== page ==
... prognosticate, prophesy, vaticinate, divine, foretell, soothsay, augurate[obs3], tell fortunes; cast a horoscope, cast a nativity; advise; forewarn &c. 668. presage, augur, bode; abode, forebode; foretoken, betoken; prefigure, preshow[obs3]; portend; foreshow[obs3], foreshadow; shadow forth, typify, pretypify[obs3], ominate[obs3], signify, point to. usher in, herald, premise, announce; lower. hold out expectation, raise expectation, excite expectation, excite hope; bid fair, promise, lead one to expect; be the precursor &c 64. [predict by mathematical ...
— Roget's Thesaurus

... loosens the gusty reins; Now the stoutest ship were the frailest shallop In your hollow backs, or your high arch'd manes. I would ride as never a man has ridden In your sleepy, swirling surges hidden, To gulfs foreshadow'd through straits forbidden, Where no light ...
— Poems • Adam Lindsay Gordon

... written for instruments instead of voices. Scarlatti did a great deal to develop the technique of the harpsichord and the style of composing for it. His sonatas consist each of a single movement only, but in their structure they foreshadow the modern sonata form in having two contrasted themes, which are presented in a fixed key-relationship. They are frequently full of grace and animation, but are as purely objective, formal, and soulless in their content as the other instrumental ...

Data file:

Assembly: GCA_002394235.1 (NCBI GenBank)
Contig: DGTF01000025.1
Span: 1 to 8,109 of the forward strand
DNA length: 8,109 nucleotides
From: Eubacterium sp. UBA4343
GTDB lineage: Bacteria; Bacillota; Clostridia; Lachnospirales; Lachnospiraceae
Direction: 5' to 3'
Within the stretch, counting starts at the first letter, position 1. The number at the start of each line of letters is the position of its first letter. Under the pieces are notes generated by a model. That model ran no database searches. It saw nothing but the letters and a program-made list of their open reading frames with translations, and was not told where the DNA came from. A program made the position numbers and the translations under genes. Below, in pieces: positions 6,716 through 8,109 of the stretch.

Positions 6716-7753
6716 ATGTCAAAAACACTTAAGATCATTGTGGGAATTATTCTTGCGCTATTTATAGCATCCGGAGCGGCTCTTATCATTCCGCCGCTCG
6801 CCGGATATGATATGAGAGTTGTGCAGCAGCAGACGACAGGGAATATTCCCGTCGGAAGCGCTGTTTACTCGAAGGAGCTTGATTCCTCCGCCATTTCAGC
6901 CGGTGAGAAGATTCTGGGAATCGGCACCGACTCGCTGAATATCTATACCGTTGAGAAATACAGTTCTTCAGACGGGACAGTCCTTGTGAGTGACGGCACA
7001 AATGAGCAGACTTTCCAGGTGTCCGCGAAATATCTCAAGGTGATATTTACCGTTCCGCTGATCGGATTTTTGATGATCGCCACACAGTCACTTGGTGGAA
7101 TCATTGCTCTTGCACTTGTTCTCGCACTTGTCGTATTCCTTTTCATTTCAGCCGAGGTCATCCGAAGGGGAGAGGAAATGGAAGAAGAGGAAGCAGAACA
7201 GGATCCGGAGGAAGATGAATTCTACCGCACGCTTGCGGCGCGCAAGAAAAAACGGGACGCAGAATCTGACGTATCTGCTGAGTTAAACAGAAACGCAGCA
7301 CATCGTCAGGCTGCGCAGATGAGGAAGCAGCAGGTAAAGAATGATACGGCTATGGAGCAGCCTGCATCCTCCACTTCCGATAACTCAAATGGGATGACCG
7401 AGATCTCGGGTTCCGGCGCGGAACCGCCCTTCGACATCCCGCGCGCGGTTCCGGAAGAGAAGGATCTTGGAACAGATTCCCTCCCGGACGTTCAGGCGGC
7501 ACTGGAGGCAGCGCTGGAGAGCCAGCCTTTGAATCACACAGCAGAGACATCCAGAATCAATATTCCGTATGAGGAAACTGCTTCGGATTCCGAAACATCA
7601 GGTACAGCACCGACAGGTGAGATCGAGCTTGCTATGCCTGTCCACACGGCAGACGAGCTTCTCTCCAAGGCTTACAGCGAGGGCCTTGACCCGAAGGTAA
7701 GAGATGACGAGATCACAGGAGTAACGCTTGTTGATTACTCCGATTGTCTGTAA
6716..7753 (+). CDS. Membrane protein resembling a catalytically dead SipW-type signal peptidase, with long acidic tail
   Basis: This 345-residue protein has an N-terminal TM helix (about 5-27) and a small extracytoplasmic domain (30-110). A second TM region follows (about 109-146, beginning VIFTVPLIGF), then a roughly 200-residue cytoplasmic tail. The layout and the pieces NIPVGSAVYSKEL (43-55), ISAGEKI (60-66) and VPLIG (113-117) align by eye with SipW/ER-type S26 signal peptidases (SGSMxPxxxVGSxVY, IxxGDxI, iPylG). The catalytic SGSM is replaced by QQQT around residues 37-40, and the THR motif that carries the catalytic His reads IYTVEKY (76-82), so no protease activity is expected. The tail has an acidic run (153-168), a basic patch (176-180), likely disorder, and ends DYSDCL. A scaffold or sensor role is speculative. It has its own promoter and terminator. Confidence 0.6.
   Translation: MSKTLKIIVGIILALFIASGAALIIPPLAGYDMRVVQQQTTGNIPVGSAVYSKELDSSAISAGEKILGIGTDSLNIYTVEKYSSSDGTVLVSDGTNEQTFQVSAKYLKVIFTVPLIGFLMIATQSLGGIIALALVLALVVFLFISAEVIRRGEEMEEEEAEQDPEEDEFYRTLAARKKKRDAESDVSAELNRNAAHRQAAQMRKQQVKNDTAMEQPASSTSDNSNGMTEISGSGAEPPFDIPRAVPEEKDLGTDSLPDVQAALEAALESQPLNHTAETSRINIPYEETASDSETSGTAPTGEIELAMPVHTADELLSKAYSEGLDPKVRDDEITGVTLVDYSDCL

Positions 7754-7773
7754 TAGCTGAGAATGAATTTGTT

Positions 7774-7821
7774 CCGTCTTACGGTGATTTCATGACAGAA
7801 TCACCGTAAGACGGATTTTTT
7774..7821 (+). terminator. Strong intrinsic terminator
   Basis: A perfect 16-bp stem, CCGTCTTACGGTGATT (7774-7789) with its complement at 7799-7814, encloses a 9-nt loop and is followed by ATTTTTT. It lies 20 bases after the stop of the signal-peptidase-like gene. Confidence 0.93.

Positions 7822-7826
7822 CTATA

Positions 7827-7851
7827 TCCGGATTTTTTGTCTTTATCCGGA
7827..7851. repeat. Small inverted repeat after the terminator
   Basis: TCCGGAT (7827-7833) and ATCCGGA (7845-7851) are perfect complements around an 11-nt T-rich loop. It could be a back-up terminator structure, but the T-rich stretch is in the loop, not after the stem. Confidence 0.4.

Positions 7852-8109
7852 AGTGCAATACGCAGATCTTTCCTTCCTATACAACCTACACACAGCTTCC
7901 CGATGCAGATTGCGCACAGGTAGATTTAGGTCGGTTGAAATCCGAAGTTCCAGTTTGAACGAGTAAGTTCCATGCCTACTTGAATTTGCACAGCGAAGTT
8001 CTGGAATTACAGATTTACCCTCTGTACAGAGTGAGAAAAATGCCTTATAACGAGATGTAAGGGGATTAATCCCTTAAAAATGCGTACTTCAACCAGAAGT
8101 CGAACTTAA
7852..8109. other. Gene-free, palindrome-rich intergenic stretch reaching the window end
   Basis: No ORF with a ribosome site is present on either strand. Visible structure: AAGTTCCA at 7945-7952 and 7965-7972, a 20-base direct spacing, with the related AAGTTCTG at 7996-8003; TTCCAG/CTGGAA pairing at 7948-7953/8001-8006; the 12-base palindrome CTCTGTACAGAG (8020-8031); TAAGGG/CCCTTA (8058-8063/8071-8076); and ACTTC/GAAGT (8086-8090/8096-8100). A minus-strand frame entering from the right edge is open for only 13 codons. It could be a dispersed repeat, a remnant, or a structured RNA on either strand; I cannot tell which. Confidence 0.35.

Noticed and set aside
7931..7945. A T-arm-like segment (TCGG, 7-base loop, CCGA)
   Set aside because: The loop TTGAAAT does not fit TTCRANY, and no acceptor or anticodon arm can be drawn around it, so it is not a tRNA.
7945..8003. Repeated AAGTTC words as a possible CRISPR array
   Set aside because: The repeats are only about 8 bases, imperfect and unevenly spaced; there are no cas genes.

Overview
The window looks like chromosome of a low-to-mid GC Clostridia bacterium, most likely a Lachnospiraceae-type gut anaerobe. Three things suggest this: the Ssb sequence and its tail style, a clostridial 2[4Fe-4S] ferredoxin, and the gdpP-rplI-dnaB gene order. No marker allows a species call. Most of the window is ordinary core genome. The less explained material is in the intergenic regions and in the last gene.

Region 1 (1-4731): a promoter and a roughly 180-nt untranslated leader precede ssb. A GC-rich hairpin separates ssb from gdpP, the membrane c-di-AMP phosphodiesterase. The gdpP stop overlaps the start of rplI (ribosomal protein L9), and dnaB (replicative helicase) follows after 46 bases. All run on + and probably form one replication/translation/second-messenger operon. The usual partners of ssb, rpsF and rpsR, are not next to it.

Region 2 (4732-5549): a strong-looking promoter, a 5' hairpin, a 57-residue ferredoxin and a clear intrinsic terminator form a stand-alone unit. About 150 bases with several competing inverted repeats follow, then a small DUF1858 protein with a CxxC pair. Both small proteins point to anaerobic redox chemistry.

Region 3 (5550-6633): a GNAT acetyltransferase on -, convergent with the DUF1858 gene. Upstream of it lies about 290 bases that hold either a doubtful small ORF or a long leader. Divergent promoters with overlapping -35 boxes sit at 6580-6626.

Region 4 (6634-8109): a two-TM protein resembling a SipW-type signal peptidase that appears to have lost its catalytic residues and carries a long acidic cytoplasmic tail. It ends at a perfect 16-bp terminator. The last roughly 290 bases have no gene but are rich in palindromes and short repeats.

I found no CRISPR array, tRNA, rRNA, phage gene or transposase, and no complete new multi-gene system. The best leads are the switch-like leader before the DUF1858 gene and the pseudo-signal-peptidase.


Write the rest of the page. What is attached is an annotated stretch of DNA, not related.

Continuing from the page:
— How to Listen to Music, 7th ed. - Hints and Suggestions to Untaught Lovers of the Art • Henry Edward Krehbiel

... U. S. Steel and Amalgamated Copper dropped in the Street ten points or more below their July 30th closings, and business in the Clearing House almost ceased, but in the later Autumn, when the rapid rise in the volume of American exports began to foreshadow a readjustment in foreign exchange, the New Street prices rose again to the Clearing House level and a relatively small business in the "outlaw" market was transformed into a relatively large business conducted under the supervision of ...